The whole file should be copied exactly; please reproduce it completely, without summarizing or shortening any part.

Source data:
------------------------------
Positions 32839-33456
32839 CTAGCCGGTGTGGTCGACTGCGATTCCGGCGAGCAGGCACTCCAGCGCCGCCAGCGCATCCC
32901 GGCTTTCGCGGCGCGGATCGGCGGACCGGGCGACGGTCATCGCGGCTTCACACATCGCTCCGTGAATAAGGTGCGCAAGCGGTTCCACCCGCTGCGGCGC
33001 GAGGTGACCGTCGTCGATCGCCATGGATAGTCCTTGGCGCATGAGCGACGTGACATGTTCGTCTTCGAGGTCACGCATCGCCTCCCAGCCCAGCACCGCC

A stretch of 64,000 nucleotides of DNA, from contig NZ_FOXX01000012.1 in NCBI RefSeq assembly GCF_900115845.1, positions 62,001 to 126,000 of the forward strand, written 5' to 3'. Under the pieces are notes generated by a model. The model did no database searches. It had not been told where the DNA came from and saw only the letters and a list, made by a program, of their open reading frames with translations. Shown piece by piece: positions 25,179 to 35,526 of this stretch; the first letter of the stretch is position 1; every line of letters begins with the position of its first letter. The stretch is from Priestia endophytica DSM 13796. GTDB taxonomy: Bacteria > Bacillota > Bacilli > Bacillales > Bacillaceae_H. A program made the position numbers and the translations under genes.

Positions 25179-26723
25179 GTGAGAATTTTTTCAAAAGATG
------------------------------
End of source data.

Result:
Positions 32839-33456
32839 CTAGCCGGTGTGGTCGACTGCGATTCCGGCGAGCAGGCACTCCAGCGCCGCCAGCGCATCCC
32901 GGCTTTCGCGGCGCGGATCGGCGGACCGGGCGACGGTCATCGCGGCTTCACACATCGCTCCGTGAATAAGGTGCGCAAGCGGTTCCACCCGCTGCGGCGC
33001 GAGGTGACCGTCGTCGATCGCCATGGATAGTCCTTGGCGCATGAGCGACGTGACATGTTCGTCTTCGAGGTCACGCATCGCCTCCCAGCCCAGCACCGCC

A stretch of 64,000 nucleotides of DNA, from contig NZ_FOXX01000012.1 in NCBI RefSeq assembly GCF_900115845.1, positions 62,001 to 126,000 of the forward strand, written 5' to 3'. Under the pieces are notes generated by a model. The model did no database searches. It had not been told where the DNA came from and saw only the letters and a list, made by a program, of their open reading frames with translations. Shown piece by piece: positions 25,179 to 35,526 of this stretch; the first letter of the stretch is position 1; every line of letters begins with the position of its first letter. The stretch is from Priestia endophytica DSM 13796. GTDB taxonomy: Bacteria > Bacillota > Bacilli > Bacillales > Bacillaceae_H. A program made the position numbers and the translations under genes.

Positions 25179-26723
25179 GTGAGAATTTTTTCAAAAGATG